An example of the latter is Jeffery Epstein’s suicide this past weekend. No one knows why he did it but speculation has he could not tolerate the thought of being locked up in a box for 45 years. Poor guy…now all his victims will never have closure and never be able to see him brought to justice. He refused to suffer the consequences for his heinous acts so now his bad karma will contaminate the survivors of it for their lifetimes.

On the other hand, we have Anthony Bourdain’s suicide. We also don’t know why this kind, intelligent human being who produced such a great TV show as Parts Unknown, decided to take his life. But his good karma follows him even after his death. His life and his adventures have been showcased in the year since his death even to the point where his friends and CNN created an “Anthony Bourdain Day” this past June to honor him. I am also amazed as to where his name pops up. In my recent issue of Cowboys & Indians magazine, as part of the Editor’s Notes, Dana Joseph referenced him as a person who was a one of a kind artist (cook, chef, explorer, the Aug/Sept issue always focuses on artists) and mentions Anthony Bourdain Day. (There is also a “Bourdain Food Trail” in New Jersey based on the episode in Parts Unknown)

We discover that a word like suicide, standing alone can hurt, heal or have two emotional sides. Now I’m waiting, to see if after decades of “mass shootings”, any good can come from those two words. I believe that anything is possible through prayer and action. So Congress, I’m praying that you move your butts on gun control! That could transform those two horrendous words into something positive.

This poem is dedicated to those who died in the shootings in El Paso Texas and Dayton Ohio

She stands in the harbor
A tear in her eye
As bullets in El Paso fly.

She stands in the harbor
Her torch a dim light
As nine are murdered in Dayton that night.

She stands in the harbor
Stoic in her pain
As more bullets from guns rain.

Her cities turned to killing fields
Littered with mass shooting’s dead.
The river in the harbor runs blood red.

Citizen against citizen no value for life.
Such hatred for strangers in her land;
Is her country damned?

She can’t stop the killing, but someone must.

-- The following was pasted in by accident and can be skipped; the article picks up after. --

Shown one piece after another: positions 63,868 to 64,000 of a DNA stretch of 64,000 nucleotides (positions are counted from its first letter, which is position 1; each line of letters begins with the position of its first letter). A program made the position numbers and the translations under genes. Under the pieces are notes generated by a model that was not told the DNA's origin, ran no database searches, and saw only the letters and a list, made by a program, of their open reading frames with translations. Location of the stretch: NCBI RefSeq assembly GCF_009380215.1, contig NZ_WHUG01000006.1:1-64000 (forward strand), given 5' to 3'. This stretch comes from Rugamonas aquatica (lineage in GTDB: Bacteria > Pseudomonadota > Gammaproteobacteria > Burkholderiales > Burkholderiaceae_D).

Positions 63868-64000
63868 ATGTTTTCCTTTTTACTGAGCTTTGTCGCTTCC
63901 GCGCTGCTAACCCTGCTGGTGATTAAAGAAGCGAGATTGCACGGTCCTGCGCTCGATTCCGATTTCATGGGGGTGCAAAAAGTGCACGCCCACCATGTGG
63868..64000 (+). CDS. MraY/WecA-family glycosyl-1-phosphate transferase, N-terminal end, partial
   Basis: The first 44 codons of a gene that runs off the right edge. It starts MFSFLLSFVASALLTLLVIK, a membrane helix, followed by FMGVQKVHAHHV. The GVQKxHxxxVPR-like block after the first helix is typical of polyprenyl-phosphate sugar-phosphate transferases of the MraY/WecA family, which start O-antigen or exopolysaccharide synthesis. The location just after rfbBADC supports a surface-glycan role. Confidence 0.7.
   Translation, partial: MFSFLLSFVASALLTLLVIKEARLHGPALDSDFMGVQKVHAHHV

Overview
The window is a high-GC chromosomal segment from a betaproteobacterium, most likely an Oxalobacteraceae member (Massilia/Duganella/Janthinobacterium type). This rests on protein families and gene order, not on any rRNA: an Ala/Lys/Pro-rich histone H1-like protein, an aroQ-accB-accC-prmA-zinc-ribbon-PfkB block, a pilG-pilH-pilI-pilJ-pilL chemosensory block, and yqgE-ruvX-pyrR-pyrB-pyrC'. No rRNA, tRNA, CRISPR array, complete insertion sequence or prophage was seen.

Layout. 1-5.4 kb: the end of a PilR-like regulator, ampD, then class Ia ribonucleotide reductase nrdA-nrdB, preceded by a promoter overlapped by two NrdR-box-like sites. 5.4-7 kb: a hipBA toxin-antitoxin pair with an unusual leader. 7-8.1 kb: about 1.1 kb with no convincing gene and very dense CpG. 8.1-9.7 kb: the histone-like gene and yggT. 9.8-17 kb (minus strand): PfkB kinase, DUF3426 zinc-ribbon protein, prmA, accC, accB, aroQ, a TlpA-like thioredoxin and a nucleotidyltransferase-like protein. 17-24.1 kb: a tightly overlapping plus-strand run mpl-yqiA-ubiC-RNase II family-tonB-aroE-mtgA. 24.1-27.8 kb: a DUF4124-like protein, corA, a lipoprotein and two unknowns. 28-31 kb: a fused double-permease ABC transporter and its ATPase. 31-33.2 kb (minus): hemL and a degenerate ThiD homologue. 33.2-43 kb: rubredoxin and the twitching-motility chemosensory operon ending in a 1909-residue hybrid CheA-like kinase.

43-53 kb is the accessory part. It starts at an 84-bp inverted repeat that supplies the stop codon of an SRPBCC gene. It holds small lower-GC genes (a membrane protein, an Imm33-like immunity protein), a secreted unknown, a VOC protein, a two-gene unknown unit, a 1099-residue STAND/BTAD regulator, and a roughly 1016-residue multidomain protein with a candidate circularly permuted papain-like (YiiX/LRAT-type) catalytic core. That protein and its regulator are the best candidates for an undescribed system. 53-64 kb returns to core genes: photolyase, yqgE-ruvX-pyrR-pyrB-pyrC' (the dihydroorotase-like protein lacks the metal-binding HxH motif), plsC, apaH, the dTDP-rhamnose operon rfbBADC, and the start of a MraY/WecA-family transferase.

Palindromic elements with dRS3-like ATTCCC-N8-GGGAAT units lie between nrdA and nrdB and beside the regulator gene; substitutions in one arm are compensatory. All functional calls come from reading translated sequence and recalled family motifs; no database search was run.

When will this hatred be addressed?
“Give us your hungry, your tired, your oppressed.”

When we hear or see the world “alien” the first thing that usually comes to mind is an outer space creature like ET. Next the concept of “strange” as in “this is an alien food recipe might pop into our minds.” It also used to refer to anyone not born in the USA.

Today that last use of the word has mostly been substituted with immigrant or refugee. But the use of the word to refer to someone who didn’t live in your village, who was a stranger i.e not from your tribe or clan, goes back to Biblical times.

Thousands of years ago, written in the Hebrew Bible’s book of Leviticus, (the book that contained Mosaic Law to be followed) the Israelites were commanded by God to “Treat the alien who resides with you no differently than the natives born among you; you shall love the alien as yourself” (Leviticus 19:34). And we are all familiar with the teachings of Jesus using the parable of the Good Samaritan (which has taken on a non-sectarian definition and become part of our language’s popular vocabulary) to broaden the definition of “alien” to mean everyone is your “neighbor” and worthy of help in time of need regardless of beliefs or background.

How we have strayed from that! How sad that we now see anyone who differs from us as “others”. How sad that we feel we can change our laws to exclude these human beings from being recognized as “neighbors” not worthy of the same standards we have codified in our “Leviticus”, the Constitution! Perhaps what we need is a REAL alien to visit us and show us how to “love our neighbor as ourselves.” (Leviticus 19:18) ET would you please give a call to our Nation’s “home” the White House and ask our President to “come home” to his humanity?

Quote of the Week

Posted: July 22, 2019 in Quotes
Tags: , ,

“Free speech ends where your fist almost touches the other person’s nose.” – Mike Rogers , National Security commentator, CNN